Although first postulated in the 1970s, such claims have long been considered unsubstantiated because a sizeable body of scientific research could not document them. But a 2007 study done at the University of Southampton in the UK tested two mixtures of artificial colors, plus a preservative, in beverages given to children and found “limited evidence that the mixtures of additives tested had a small effect on the activity and attention of some children.”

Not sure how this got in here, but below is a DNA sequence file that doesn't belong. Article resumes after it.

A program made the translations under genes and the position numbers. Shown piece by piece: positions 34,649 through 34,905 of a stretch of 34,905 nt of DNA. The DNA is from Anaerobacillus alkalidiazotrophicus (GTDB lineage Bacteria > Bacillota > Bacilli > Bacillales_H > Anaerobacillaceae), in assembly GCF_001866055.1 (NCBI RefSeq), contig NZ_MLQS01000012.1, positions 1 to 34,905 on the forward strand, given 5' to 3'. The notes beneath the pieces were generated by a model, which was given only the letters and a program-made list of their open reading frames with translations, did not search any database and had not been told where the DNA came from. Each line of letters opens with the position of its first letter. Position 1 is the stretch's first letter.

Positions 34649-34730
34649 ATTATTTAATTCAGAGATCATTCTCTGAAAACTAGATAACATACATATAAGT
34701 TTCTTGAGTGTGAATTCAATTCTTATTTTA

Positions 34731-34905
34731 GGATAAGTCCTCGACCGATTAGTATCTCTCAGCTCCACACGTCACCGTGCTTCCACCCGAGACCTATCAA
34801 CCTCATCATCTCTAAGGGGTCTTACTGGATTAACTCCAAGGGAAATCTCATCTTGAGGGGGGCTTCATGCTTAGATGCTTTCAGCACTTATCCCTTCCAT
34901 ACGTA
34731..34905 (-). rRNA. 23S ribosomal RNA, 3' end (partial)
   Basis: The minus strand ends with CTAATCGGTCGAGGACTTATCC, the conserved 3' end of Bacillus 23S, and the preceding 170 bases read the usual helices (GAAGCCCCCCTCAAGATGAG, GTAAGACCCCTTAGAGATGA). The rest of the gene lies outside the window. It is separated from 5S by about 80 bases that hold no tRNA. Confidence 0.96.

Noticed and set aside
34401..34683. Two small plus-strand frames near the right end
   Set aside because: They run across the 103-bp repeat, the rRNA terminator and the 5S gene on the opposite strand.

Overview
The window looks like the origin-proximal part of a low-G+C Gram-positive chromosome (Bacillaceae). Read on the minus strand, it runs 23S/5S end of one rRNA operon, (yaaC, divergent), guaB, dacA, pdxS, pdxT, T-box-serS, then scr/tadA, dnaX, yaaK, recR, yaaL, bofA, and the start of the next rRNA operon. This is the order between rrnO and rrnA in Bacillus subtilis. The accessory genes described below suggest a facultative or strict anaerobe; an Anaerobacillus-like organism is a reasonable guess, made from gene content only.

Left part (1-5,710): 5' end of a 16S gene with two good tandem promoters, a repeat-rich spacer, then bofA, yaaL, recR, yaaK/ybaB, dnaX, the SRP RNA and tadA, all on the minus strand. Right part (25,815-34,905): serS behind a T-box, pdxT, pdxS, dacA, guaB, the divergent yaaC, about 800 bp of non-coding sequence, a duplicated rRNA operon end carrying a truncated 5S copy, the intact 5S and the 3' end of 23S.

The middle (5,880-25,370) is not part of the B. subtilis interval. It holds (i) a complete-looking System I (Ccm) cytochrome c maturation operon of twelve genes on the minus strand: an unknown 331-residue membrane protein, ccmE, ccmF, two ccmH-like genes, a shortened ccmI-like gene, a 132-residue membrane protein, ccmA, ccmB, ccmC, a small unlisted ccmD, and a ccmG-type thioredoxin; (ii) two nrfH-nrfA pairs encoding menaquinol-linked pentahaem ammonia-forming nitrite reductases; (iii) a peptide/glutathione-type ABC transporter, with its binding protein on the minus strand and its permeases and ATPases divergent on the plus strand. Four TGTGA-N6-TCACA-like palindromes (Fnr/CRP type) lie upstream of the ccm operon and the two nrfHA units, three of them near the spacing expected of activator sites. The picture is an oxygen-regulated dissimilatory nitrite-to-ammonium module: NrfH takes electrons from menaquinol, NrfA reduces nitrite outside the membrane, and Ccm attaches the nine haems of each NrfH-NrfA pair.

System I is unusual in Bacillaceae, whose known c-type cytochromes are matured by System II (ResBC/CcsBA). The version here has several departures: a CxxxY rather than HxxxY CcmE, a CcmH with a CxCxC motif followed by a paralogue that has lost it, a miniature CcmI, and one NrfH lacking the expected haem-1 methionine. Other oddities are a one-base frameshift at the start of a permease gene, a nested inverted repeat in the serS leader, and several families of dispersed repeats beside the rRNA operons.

The study did not determine the contributions of individual additives to behavior, but still, public outcry in the UK and EU prompted food manufacturers to reduce or eliminate all such colors from children’s foods. The removal, at first voluntary, became de facto mandatory when the EU required warning labels for the presence of six such food colors, starting in August 2010.
In the US, the Center for Science in the Public Interest, a consumer watchdog group, picked up the issue and asked FDA to ban synthetic food dyes and to require warning labels on products until the colors are removed.
While the March meeting does not concern the synthetic or artificial nature of such color additives, it may have consequences for usage of these materials in food products.
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